Bahai News - In Many Faiths, A Single Wish: Peace On Earth
In Many Faiths, A Single Wish: Peace On Earth
Members of eight faiths expressed hope for a better world, free
from terrorism, Tuesday evening during the 19th annual Interfaith
Thanksgiving Service in Temple Beth Zion.
About 350 people attended the service, sponsored by the National
Conference for Community & Justice and the Network of Religious
"Whatever suffering and turmoil the future years hold," said
Leslie McCain of the Baha'i Community of Western New York, "humanity
can endure the supreme trial."
She added that Baha'i teaches that troubles can actually "release
the potentialities of man" and "reveal his destiny on this Earth."
Imam Fajri Ansari of the Muslim mosque Masjid Nu'man said: "During
these trying times and during this blessed time of Ramadan, we ask
God for mercy, for his forgiveness and for the freedom to worship him
exclusively -- to recognize his authority above every system of
knowledge. He is the source of peace."
Before the worship leaders fanned out in the synagogue to collect
donations of canned goods for the Food Bank, Jeanette Ludwig of the
Zen Dharma Buddhist Community said that kindness means "benevolence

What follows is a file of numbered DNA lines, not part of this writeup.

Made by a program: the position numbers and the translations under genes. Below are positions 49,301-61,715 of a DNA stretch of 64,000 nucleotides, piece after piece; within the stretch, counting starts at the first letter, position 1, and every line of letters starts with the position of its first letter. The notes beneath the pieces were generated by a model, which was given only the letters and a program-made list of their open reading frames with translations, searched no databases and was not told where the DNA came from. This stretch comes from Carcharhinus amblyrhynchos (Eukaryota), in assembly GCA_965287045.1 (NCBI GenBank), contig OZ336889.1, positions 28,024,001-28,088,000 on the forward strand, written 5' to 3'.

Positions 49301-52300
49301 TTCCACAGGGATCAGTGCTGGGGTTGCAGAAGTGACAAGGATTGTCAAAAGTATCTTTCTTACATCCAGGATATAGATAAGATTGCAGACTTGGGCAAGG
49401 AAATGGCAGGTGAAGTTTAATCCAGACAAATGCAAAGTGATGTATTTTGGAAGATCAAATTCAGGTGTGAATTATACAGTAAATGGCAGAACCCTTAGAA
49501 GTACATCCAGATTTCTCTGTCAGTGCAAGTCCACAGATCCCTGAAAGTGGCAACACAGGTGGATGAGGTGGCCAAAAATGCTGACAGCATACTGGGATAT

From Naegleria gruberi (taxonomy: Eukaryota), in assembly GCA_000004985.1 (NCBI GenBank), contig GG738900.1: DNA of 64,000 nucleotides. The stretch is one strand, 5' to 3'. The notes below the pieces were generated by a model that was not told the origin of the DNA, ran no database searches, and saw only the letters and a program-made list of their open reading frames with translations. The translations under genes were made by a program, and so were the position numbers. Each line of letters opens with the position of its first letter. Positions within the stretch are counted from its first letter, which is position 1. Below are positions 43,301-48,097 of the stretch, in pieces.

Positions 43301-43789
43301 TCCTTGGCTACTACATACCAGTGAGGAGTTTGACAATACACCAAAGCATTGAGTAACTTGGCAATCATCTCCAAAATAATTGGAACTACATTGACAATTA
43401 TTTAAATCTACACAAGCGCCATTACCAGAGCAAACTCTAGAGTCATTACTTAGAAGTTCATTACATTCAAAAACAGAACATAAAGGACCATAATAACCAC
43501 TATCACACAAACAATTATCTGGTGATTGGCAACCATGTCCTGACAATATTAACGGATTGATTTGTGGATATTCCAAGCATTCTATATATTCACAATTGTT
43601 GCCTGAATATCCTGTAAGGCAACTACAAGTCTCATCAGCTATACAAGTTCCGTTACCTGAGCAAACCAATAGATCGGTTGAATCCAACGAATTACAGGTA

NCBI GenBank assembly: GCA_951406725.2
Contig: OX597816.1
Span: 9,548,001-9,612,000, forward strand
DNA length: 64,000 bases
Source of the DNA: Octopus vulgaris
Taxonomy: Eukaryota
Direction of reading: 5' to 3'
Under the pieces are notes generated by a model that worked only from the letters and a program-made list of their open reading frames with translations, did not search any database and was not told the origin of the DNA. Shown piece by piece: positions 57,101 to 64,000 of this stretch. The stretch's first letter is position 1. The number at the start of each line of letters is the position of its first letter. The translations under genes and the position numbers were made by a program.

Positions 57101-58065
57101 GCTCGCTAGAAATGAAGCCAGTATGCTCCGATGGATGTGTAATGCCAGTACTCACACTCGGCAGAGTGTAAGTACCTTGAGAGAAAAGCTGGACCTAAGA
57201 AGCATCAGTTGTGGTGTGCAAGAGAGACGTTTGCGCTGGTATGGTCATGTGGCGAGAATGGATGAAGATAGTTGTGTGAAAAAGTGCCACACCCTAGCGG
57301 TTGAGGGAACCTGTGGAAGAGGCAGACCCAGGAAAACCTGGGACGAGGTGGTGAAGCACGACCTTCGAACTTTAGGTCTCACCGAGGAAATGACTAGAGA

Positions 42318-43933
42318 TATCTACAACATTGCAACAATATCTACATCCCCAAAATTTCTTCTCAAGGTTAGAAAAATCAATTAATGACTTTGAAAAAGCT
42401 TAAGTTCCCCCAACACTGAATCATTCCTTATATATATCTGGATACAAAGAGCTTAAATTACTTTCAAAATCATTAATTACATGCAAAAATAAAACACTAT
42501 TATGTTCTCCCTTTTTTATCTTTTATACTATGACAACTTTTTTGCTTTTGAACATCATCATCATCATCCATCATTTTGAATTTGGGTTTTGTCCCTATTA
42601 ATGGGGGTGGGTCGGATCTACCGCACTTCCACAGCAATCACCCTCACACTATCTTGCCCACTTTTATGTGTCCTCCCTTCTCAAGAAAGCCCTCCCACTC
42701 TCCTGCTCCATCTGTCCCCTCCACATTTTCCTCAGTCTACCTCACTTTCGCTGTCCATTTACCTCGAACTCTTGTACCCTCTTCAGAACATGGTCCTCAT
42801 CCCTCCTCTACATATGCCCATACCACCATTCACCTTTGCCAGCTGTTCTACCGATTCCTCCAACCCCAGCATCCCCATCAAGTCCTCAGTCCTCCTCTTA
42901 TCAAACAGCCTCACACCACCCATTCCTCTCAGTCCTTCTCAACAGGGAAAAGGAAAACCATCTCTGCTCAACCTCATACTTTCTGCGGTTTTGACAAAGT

toward all beings, free from attachment."
"In the U.S. today," she said, "we think about the last few weeks
and come together as family, with gratitude. When we are kind, we
give offerings to others. We can give even in poverty -- the offering
of a warm glance to give others tranquility."
Deacon James Anderson of New Hope Baptist Church read from Paul's
first letter to the Corinthians, adding: "Love does not demand its
own way. It will hardly even notice when others do it wrong."
The Rev. Frances Manley of the Unitarian Universalist Church
quoted from an intertestament book, the Wisdom of Solomon, attributed
to the king who chose wisdom over riches and thus received both: "All
good things together came to me with (Wisdom), and in her hands was
wealth past counting . . . nor do I hoard for myself the wealth that
comes from her."
Thamarapu Srikrishnan of the Hindu Cultural Society read from the
Hindu Creation Hymn, which told a creation story similar to that of
Genesis, adding: "Shanti, shanti, shanti. May peace prevail on this
Sirjit Singh of the Niagara Frontier Sikh Society said there are
two aspects of strength, bringing to mind the recent rout of the
Taliban in Afghanistan. Physical strength is "the sword that scatters
the armies of the wicked," he said; spiritual strength is "the
invincible army of the saints; they will conquer the whole world."
Reflecting on the good and bad deeds of mankind since Sept. 11,
Rabbi Jamie Arnold of Temple Sinai quoted from the Book of
Deuteronomy: "See, I set before you today life and prosperity, but
also death and destruction."
Then he asked, "Where can we find life in our divided families?"
His answer was that the word religion means "to reconnect," which
is what was happening in this interfaith service.
"Yes, we are many different religions and cultures," added the
Rev. Jeff Carter Jr. of Prince of Peace God in Christ Church. "But we
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